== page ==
In the summer of 1928 the trial of Beatrice Pace sparked spectacular press coverage, heated parliamentary debate and intense public emotion. On 31 August, we release the first book on this now-forgotten episode from the golden age of press sensations.
On 6 July 1928, Beatrice Pace left the Gloucester Shire Hall a free woman after being acquitted of the arsenic murder of her husband. She was met not only by a boisterous crowd of thousands of well-wishers but also by flocks of reporters who brought her trial—‘one of the most amazing within living memory’ (News of the World)—to the next morning’s front-pages.
But her acquittal is only the beginning of the story. Pace sold the rights to her ‘tragic’ life-story to the Sunday Express, and her treatment by the police and justice system was debated in the press and in Parliament. Tourists converged on her isolated home. Men wrote to propose marriage. Now forgotten, Beatrice Pace was a household name in 1928, and her case was a touchstone for discussions about domestic violence, civil liberties and the plight of poor people accused of serious crimes.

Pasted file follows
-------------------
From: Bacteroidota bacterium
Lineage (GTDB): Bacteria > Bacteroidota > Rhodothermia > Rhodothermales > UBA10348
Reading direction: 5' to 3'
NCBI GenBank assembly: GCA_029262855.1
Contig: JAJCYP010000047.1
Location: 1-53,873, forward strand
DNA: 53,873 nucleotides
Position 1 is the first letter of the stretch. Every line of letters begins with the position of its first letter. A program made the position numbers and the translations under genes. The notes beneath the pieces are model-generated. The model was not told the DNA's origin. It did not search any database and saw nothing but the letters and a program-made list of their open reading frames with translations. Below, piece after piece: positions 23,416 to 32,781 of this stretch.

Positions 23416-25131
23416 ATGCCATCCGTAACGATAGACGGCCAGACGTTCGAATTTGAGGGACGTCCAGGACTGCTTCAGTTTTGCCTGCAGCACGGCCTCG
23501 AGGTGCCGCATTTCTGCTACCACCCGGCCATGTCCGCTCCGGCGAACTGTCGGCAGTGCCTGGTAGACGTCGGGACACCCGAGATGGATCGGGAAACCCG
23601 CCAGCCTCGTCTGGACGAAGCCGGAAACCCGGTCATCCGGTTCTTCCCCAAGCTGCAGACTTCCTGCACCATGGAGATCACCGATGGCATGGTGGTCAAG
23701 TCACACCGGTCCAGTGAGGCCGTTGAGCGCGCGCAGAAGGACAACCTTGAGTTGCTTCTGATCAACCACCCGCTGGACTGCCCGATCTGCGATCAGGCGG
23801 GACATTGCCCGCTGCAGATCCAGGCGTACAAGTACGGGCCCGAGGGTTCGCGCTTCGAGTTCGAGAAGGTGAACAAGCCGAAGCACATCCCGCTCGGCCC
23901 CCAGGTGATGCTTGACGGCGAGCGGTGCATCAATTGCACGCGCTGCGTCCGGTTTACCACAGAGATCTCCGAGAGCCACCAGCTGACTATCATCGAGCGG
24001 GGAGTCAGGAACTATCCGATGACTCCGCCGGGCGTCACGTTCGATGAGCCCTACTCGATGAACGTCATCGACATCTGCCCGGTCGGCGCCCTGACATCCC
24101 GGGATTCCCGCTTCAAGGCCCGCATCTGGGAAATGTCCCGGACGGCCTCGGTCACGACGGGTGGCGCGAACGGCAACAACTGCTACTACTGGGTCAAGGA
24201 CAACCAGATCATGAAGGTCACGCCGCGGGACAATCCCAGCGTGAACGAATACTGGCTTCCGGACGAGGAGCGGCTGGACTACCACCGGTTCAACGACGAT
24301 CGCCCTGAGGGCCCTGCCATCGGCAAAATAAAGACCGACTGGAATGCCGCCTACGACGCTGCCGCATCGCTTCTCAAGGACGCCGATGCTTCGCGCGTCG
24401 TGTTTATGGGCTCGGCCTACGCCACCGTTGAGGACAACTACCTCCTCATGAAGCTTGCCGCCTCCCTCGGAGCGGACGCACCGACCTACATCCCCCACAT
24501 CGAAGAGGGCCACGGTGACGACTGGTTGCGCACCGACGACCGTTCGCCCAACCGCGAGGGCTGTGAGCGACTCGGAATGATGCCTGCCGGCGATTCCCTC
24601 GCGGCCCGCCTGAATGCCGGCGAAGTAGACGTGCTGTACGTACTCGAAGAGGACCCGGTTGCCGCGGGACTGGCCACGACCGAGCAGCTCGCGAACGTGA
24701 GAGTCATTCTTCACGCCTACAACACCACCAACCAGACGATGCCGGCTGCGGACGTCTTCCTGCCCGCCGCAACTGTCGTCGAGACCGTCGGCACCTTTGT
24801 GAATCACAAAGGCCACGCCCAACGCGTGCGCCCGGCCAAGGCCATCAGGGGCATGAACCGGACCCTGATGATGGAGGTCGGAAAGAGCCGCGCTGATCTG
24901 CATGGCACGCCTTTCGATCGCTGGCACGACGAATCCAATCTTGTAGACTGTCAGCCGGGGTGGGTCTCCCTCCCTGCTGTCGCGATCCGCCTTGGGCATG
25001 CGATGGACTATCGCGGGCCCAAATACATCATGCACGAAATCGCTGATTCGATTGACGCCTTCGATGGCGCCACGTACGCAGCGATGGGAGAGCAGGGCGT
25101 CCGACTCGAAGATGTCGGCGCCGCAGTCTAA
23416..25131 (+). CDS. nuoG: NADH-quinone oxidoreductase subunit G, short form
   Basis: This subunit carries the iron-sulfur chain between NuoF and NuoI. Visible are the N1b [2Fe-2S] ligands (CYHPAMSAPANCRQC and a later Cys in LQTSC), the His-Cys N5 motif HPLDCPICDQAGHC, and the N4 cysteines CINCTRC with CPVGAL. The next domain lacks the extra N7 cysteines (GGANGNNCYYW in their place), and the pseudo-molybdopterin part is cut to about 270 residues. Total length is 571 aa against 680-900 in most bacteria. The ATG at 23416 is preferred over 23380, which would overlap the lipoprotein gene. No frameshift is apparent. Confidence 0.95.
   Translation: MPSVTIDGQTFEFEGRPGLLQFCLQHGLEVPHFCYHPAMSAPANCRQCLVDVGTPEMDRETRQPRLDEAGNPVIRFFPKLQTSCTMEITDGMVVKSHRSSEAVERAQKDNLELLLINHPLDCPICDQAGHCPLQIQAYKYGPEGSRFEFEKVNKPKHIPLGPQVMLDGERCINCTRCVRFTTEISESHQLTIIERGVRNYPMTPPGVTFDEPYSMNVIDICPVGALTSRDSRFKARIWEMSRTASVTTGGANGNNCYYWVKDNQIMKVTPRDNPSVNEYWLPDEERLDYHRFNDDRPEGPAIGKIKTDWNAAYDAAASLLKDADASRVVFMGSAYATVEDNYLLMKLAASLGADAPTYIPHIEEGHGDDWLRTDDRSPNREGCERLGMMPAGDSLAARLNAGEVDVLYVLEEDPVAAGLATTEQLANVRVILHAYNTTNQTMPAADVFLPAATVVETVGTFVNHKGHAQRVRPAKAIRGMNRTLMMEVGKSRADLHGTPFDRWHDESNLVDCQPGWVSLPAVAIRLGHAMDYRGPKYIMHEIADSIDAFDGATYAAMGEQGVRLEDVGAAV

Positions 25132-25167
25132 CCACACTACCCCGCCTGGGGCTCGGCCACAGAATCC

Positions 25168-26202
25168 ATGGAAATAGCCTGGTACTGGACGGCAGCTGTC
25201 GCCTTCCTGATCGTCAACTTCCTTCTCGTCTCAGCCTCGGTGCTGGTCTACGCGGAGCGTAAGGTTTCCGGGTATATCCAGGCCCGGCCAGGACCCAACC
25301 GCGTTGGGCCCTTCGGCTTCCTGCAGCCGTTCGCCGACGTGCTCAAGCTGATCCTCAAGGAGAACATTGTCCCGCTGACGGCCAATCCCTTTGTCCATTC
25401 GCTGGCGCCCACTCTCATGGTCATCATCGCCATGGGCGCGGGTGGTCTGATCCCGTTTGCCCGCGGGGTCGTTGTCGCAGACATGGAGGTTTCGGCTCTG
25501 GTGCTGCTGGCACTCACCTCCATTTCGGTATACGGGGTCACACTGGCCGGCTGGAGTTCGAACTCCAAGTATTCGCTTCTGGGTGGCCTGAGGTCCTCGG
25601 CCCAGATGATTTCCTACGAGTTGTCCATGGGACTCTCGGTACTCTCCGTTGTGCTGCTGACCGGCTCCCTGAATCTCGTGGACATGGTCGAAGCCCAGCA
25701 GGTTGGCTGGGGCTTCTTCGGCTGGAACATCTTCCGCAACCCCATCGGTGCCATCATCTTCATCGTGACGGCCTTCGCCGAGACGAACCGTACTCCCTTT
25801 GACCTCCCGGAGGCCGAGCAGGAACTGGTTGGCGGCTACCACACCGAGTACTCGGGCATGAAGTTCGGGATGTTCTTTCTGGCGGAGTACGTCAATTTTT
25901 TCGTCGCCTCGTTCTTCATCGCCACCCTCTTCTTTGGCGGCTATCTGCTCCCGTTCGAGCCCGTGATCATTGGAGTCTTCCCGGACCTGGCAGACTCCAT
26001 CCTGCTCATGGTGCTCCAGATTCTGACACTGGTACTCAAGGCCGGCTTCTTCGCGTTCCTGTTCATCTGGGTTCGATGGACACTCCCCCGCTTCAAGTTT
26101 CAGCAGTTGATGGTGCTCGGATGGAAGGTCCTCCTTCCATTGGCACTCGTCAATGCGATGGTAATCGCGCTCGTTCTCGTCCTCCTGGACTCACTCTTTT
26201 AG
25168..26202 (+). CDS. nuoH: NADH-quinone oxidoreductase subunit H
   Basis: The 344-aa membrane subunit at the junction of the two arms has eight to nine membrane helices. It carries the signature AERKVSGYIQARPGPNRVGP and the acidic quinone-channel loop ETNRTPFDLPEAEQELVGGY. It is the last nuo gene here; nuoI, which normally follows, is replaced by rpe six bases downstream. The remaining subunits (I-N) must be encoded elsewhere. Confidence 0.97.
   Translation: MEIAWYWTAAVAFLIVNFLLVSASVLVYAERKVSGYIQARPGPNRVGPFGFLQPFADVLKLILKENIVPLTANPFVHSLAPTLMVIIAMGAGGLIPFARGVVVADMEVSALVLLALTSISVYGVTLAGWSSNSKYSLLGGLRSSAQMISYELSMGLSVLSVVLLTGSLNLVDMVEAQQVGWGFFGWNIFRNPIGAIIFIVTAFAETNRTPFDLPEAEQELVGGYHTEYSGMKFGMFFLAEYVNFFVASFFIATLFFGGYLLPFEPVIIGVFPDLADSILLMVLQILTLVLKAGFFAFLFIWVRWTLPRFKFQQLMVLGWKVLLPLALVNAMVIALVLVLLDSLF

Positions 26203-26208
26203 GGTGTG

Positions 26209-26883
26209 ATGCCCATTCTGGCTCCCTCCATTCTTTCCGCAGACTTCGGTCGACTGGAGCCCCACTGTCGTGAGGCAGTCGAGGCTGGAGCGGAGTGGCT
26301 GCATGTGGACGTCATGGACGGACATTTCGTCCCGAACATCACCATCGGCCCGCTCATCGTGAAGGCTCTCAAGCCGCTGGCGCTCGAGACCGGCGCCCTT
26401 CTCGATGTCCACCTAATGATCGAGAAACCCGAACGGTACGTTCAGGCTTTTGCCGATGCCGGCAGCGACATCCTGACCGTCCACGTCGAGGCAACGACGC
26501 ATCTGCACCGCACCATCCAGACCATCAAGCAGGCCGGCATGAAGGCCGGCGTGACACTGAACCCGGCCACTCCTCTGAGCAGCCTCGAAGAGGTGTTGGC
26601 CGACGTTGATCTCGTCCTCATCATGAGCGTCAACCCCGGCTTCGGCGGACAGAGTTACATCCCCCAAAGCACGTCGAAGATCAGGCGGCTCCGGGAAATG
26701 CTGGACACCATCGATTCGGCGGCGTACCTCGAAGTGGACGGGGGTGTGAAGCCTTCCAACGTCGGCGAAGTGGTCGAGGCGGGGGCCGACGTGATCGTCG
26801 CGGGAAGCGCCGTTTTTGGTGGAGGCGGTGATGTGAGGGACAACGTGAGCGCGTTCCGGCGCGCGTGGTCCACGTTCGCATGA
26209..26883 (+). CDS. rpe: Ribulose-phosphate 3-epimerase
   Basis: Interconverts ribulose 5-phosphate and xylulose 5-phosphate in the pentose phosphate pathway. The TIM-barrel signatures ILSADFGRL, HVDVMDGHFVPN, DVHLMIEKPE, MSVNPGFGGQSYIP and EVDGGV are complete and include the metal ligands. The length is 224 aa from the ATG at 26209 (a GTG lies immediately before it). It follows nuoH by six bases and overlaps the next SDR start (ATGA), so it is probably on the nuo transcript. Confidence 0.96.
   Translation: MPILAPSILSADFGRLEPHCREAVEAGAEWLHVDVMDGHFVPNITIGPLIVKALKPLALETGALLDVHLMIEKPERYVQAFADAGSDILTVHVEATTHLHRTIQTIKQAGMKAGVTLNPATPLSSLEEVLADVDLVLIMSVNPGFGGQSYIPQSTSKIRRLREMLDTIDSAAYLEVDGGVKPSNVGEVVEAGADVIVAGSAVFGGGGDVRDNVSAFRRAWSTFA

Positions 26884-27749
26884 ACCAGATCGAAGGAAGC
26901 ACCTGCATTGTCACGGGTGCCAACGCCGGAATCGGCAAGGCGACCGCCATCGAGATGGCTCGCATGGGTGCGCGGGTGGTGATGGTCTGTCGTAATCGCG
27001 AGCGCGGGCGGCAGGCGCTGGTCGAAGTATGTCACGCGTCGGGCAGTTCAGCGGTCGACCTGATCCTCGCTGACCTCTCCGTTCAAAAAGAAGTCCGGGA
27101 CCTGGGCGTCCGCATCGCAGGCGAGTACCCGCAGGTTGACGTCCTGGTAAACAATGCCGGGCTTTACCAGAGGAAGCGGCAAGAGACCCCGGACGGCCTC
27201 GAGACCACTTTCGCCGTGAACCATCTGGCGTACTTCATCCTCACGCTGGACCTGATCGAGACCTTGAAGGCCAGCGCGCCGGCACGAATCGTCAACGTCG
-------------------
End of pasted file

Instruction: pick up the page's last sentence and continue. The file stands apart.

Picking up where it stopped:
Drawing on extensive and original research, this book, for the first time, recalls this hidden chapter in the annals of British crime, telling Pace’s story and placing it within the fascinating context of inter-war culture, media, law and politics. It spans settings from a lonely cottage in the Forest of Dean to the House of Commons and sources ranging from meticulous detectives’ reports to heartfelt admirers’ letters.
It also speaks to issues of enduring interest. The public still finds heroes and villains in stories of crime and murder, imagining close connections to strangers known only through the media. The astounding letters Pace received allow a rare insight into the reactions of press readers.
Historian John Carter Wood uses such vivid sources to reconstruct the unforgettable story of the person the Sunday Express dubbed ‘the most remarkable woman in England’.
Author John Carter Wood says:
‘When I first stumbled across this case, it was clear to me that it not only provided important historical insights but was also a story full of mystery, colourful personalities and personal drama. From that beginning, I aimed to write a book that would appeal to historians of crime, media gender and inter-war culture as well as anyone interested in the extraordinary lives of ordinary people.’
The book will be available from 31 August 2012 (US and Canada 2 October).
To find out more about ‘The most remarkable woman in England‘ visit http://pacecase.blogspot.co.uk and www.manchesteruniversitypress.co.uk